On Monday, Lasorda had returned home from the hospital, as he had been in there since Nov. 8 due to heart issues. He also spent three weeks in the intensive care unit.
He led the Dodgers to their second-most recent World Series championship, as the 1988 Dodgers upset the heavily favored Oakland Athletics. He also led the Dodgers to the 1981 World Series title over the New York Yankees. He managed the Dodgers from 1976-96 with a career record of 1,599-1,439-2, and stayed on in many different roles, including vice president, general manager, senior vice president and special adviser to the chairman. Lasorda was inducted into the National Baseball Hall of Fame 1997. One of his more underrated accomplishments was leading the 2000 USA Baseball team to the gold medal at the Sydney Olympics.
I had two personal interactions with Lasorda … kinda. The first was when I was 12 or 13 and I went to a Dodger-Giant game at Candlestick Park with my dad. He was signing autographs down the third-base line. When he got to the kid a few feet away from me, who was wearing a Giants’ hat, he said, “Nah, you’re a Giants’ fan,” and moved onto the next kid. I thought that was funny. The other time, I saw him coming back to the Camelback Ranch complex in 2013. I went up and shook his hand. He just kinda mumbled. Rate my story.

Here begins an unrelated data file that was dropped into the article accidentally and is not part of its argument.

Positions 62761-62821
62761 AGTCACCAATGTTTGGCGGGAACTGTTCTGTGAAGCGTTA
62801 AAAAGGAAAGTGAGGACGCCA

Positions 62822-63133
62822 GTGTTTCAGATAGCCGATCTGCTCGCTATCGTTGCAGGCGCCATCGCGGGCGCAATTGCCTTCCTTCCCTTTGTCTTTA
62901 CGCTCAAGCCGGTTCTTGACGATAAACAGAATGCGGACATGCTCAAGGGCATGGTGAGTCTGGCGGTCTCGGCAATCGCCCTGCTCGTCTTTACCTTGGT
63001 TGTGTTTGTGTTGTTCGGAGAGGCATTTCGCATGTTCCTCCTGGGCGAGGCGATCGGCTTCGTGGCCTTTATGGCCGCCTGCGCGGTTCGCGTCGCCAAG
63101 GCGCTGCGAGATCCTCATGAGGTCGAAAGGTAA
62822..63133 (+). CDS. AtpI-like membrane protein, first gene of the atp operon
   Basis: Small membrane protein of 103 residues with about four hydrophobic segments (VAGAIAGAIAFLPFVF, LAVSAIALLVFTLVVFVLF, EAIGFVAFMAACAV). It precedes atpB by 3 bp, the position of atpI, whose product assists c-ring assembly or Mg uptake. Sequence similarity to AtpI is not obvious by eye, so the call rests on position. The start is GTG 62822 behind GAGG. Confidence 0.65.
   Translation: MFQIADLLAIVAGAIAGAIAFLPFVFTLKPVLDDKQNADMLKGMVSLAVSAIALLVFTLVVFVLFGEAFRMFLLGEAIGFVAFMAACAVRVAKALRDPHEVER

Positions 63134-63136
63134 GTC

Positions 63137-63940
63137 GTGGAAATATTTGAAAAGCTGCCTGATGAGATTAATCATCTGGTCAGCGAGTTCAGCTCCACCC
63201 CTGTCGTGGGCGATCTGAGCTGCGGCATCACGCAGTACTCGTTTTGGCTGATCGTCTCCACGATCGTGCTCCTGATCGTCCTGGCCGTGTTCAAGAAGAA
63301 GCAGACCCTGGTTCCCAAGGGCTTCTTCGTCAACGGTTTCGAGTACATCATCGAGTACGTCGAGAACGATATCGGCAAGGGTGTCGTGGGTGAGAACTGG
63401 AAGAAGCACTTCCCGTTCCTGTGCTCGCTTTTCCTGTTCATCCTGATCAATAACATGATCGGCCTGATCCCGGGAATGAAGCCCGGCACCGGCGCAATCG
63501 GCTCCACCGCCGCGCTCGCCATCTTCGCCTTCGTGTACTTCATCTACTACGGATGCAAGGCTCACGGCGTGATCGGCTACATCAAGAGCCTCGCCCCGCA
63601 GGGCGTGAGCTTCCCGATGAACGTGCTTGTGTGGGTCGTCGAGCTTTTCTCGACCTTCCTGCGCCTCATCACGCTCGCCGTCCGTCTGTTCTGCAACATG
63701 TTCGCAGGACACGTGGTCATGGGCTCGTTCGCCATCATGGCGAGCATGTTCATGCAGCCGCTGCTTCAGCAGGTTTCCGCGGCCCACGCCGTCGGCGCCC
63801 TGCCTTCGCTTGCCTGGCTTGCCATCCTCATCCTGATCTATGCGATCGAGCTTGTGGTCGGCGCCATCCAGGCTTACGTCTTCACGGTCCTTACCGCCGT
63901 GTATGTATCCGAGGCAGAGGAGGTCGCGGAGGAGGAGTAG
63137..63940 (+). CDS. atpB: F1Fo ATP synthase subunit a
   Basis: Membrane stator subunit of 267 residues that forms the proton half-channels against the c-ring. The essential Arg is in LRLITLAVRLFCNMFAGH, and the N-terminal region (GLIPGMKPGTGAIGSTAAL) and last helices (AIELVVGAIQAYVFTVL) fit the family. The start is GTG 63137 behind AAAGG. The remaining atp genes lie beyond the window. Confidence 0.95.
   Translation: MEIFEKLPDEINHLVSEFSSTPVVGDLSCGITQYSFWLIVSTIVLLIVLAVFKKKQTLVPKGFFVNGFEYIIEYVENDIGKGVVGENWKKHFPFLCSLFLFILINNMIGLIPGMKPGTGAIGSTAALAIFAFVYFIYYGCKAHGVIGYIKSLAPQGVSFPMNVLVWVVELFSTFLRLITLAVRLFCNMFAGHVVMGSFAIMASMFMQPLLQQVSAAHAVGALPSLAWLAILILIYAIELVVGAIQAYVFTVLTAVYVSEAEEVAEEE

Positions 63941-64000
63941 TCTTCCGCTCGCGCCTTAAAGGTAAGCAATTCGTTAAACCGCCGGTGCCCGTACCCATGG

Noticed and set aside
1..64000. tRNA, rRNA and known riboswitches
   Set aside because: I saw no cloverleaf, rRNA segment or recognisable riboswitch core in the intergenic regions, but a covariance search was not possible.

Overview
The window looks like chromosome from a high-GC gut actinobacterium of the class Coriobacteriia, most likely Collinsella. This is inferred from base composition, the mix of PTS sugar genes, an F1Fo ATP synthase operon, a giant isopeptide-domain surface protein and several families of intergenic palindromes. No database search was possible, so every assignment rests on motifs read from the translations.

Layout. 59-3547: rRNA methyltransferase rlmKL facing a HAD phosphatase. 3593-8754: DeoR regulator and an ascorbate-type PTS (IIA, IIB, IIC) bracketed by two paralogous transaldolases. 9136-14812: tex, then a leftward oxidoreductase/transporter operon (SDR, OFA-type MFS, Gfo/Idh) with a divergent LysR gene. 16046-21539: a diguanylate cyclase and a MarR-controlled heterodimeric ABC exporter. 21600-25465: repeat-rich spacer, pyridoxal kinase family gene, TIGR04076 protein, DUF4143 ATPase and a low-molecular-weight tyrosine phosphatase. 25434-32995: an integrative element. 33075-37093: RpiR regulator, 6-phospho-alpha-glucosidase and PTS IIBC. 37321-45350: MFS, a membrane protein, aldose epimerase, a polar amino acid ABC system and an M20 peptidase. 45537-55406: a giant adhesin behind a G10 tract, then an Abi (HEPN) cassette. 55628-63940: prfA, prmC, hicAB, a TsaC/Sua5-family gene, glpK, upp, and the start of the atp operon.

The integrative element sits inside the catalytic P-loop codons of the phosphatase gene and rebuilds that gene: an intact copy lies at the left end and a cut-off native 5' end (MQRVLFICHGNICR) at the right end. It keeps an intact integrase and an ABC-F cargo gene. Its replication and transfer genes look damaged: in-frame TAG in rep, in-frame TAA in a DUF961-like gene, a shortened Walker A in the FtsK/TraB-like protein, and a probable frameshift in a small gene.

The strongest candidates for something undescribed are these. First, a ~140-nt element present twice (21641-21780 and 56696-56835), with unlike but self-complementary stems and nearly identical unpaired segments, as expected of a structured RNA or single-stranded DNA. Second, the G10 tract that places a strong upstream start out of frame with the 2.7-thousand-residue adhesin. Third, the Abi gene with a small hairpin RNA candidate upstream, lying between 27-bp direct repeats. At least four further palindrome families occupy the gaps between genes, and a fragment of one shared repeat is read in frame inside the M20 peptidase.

Here are some of the reactions from Twitter and some videos.
Thank you for beating up that Philly scum Tommy Lasorda 🙏 pic.twitter.com/xOb2bUK68v— Joe 🗽 🗽 (@Yankeelibrarian) January 8, 2021
Matt Kemp interrupts Tommy Lasorda’s post-game interview pic.twitter.com/koHewk21yr— L.A. Times Sports (@latimessports) October 2, 2018
Some memorable moments, for sure.
It wasn’t all good for Lasorda, who never accepted the fact his son, Tom Lasorda Jr., was gay. He also was uncomfortable having Glenn Burke — a gay man, though, not known at the time — as a player on his 1976-77 teams. The younger Lasorda died of complications from AIDS in 1991, while Burke was traded in May 1978. It’s an ugly part of Lasorda’s life, but something that cannot go unmentioned.
Lasorda is survived by his wife Jo (married 70 years), their daughter Laura and granddaughter Emily Tess.